posted at 12/1/2009 12:17 AM EST
The Saints are a good team, but the Patriots fell apart under pressure. In the process, a lot of problems were exposed. Here's what I saw:
Can this defense step up? They missed a lot of tackles and blew a lot of coverage assignments (Merriweather got fooled into biting on a lot of underneath routes, which is how the Saints were able to pass the ball deep). For the past few years, they've been trying to learn how to play in big games. I'm hoping this is an ongoing process of improvement, but they need to work really hard in order to overcome their current problems in the clutch. Maybe they'll adapt to playing under pressure as they gain more experience doing so... (Kevin Garnett was once considered to be a choke artist in basketball, but after 4 or 5 playoff runs with the Timberwolves he got used to playing in that environment).
What happened to our defense? Why can't we play like that? Watching the Saints' defense today was like staring at the mirror image of everything the Patriots used to be. They used to win with cornerbacks signed off the streets. They used to prevent big plays and force other teams to execute. They used to never miss tackles and never allow extra yardage while making timely big hits. They used to mix things up and keep opposing QB's confused. They used to have excellent game plans that stopped prolific offenses in their tracks. And yes, this is nostalgia. Remember when? I hope it comes back again.
Who's to blame for the defensive breakdown? The players for blowing assignments? Or the coaches (particularly Dean Pees) for being underprepared for the Saints' offense? Based on what I saw, I thought the coaches put the players in position to succeed and that they missed tackles and blew coverages, but who knows? Does this mean that the Pats should consider bringing back Crennel if he's willing? I know this much: the Patriots no longer have an elite defense. They can't hold up against the best when it counts the most (see 2007, 2006 as well).
Can they win on the road?
As of right now, no, and it's looking like their only playoff win might be the home game they might get by default for winning the AFC East (which could be a huge problem if they choke in Miami next week - this is a very real possibility given their track record this year).
Is this the blueprint to stopping the Patriots' offense? The Saints ran timely blitzes, changed defenses frequently to make life difficult for Brady, and got pressure on Brady frequently even when only sending 3 or 4 rushers. They bracketed Welker with a safety shadowing him over the top to prevent yards after the catch and played Randy close enough at the line of scrimmage to keep big plays from developing. They also jammed Faulk and grabbed him to keep him from being a safety valve for Brady.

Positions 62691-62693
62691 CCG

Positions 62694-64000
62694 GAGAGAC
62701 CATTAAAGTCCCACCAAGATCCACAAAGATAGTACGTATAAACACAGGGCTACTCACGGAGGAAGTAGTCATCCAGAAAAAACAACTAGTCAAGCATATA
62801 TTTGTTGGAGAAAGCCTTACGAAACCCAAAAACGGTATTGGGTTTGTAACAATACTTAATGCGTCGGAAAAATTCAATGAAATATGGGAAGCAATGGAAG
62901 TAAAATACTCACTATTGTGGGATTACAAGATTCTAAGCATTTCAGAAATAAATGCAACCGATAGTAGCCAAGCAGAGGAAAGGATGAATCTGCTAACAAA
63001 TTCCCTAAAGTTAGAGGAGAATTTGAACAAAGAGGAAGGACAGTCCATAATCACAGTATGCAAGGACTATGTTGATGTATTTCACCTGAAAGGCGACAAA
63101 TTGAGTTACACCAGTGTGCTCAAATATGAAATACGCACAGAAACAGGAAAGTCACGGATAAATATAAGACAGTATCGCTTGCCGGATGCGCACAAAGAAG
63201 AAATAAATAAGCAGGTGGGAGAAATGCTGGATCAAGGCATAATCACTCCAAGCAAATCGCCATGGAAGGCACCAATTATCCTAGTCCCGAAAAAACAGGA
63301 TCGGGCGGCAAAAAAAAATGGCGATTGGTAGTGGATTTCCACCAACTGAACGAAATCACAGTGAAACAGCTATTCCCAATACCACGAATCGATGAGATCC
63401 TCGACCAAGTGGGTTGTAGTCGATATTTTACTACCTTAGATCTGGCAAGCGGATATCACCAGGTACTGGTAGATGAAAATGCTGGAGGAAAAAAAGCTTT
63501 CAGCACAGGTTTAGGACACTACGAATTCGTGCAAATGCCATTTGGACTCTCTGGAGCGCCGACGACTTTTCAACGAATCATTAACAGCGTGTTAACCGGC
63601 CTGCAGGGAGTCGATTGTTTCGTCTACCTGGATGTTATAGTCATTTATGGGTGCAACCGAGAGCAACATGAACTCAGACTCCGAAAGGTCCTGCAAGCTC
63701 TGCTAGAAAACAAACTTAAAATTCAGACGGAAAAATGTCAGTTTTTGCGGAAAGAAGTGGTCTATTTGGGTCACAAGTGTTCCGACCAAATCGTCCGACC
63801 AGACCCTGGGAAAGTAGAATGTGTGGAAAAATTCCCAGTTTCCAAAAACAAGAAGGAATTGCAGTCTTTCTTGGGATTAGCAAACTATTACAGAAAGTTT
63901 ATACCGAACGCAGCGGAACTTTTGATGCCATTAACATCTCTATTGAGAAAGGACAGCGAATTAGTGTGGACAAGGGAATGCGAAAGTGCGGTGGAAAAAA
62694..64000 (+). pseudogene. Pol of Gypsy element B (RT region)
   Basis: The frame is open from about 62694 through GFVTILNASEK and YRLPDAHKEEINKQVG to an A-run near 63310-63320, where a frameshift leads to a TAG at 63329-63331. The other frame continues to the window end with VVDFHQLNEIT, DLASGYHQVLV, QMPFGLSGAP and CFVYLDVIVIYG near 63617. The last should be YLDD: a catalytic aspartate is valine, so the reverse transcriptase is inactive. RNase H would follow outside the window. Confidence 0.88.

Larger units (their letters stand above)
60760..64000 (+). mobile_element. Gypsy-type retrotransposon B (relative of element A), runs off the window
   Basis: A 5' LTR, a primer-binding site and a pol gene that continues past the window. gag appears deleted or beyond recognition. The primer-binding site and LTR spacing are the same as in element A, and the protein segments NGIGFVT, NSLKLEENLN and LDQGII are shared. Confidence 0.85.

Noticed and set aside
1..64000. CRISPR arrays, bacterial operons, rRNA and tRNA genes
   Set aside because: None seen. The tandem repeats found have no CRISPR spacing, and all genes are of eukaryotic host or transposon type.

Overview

Which leads to the next question: How limited is this offense by its lack of a #3 receiver? It was clear that once the Saints found a way to stop Moss, Welker, and Faulk, the Pats had nobody dynamic enough to make plays. I would have liked Watson to step up and get open more often against the single coverage he frequently saw, but I think he'll never be more than a supporting player on a better team.
Can they overcome their inability to score in the red zone? It wasn't much of a problem today (in part because they only got there four times), but I think this could be an issue moving forward. The offense is spotty and inconsistent enough already - but they somehow get even worse in the red area. As the Pats found out today, they might need a LOT of touchdowns to win games for the rest of the year.
Does this only heighten the need to bring Charlie Weis back? Steve Young pointed out that nothing worked out of the huddle for the Pats, which leads me to believe that the offense was under-prepared for what they faced.
How much did the cobbled-together offensive line affect today's game? Light played every snap coming off of an injury. Levoir started at right tackle, and I doubt anyone outside of New England knows who Levoir even is. I credit the Saints defenders for doing a great job, but there's no way 3 & 4 guys should be getting to Brady. As a consolation prize of sorts, I thought the running game looked decent.
Is this a rebuilding year? No, THIS IS NOT AN EXCUSE. LOSSES ARE LOSSES. But it's clear that they're a team in transition. The announcers frequently pointed out that the defense fielded six new starters this year. I think tonight's the first night that I truly missed the height and versatility of Richard Seymour because he could collapse the pocket and bat passes away AND hold up against the run.
I think at the very least this team has a lot of learning to do on the fly, and their ability or inability to learn as they go will determine just how far they go this season.